Carpathian Mountains  

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Train wreck at Montparnasse (October 22, 1895) by Studio Lévy and Sons.
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Train wreck at Montparnasse (October 22, 1895) by Studio Lévy and Sons.

The Carpathian Mountains or Carpathians are a range of mountains forming an arc of roughly 1,500 km across Central and Eastern Europe, making them the largest mountain range in Europe. They provide the habitat for the largest populations in Europe of brown bears, wolves, chamois and lynxes, with the highest concentration in Romania, as well as over one third of all European plant species.

The chain of mountain ranges stretches in an arc from the Czech Republic in the northwest to Slovakia, Poland, Ukraine and Romania in the east, to the Iron Gates on the Danube River between Romania and Serbia in the south. The highest range within the Carpathians are the Tatras, on the border of Poland and Slovakia, where the highest peaks exceed 2600 meters in elevation, followed by the Southern Carpathians in Romania, where the highest peaks exceed 2500 meters in elevation. The Carpathian chain is usually divided into three major parts: the Western Carpathians (Czech Republic, Poland, Slovakia, Hungary), the Eastern Carpathians (Southeastern Poland, Eastern Slovakia, Ukraine, Romania) and the Southern Carpathians (Romania, Serbia.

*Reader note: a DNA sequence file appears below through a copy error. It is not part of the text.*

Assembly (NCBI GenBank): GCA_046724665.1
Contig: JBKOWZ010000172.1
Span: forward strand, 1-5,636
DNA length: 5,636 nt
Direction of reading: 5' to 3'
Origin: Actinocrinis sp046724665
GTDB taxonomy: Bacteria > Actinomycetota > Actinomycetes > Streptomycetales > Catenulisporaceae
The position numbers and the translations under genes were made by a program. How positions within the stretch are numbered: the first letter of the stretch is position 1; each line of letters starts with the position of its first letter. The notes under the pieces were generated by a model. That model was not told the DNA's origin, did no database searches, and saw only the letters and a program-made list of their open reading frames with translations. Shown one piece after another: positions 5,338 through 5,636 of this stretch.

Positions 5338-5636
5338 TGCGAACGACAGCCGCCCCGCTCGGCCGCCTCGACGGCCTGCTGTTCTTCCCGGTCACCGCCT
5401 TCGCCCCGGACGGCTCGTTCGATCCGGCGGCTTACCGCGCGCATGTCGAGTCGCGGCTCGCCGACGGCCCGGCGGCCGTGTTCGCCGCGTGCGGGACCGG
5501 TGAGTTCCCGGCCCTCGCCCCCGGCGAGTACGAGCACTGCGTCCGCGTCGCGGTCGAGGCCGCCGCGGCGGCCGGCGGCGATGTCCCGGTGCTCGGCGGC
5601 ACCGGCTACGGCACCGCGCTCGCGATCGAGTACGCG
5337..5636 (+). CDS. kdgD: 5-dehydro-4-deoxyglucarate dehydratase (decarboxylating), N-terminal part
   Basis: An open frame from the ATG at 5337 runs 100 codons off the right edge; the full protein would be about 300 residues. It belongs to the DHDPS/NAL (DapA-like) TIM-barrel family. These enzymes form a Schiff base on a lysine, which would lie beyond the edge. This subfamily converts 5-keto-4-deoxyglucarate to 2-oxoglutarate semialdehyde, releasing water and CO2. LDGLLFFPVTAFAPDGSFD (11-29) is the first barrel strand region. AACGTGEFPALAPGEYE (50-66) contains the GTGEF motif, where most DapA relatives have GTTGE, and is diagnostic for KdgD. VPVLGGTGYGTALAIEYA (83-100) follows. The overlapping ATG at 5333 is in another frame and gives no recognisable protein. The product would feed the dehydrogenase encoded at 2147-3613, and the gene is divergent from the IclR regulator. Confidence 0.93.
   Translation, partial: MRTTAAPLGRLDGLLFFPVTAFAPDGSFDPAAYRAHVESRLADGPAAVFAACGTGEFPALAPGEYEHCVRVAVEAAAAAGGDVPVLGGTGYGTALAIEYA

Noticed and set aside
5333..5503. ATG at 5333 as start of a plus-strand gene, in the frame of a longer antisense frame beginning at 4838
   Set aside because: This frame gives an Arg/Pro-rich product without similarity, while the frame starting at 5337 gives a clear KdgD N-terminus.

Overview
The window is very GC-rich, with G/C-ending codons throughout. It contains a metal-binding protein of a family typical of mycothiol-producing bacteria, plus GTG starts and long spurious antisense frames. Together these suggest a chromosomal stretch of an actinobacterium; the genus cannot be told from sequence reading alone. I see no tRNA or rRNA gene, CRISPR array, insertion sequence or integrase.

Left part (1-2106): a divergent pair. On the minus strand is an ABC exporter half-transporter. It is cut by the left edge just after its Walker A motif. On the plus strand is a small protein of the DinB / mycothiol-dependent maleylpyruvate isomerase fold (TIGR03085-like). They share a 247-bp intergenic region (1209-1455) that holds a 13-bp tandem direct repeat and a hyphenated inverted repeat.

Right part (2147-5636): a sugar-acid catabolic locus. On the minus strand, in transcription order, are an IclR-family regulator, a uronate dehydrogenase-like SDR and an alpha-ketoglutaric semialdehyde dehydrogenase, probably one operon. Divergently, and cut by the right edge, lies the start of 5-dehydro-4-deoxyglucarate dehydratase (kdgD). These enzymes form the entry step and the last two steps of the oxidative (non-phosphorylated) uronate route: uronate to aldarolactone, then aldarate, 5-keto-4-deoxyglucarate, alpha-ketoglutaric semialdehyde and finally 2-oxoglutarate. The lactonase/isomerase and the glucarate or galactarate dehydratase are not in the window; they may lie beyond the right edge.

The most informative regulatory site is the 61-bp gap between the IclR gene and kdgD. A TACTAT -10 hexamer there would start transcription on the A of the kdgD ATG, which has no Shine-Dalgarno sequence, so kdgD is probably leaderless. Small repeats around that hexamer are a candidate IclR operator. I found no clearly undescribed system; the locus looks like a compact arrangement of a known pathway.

Unless indicated otherwise, the text in this article is either based on Wikipedia article "Carpathian Mountains" or another language Wikipedia page thereof used under the terms of the GNU Free Documentation License; or on original research by Jahsonic and friends. See Art and Popular Culture's copyright notice.

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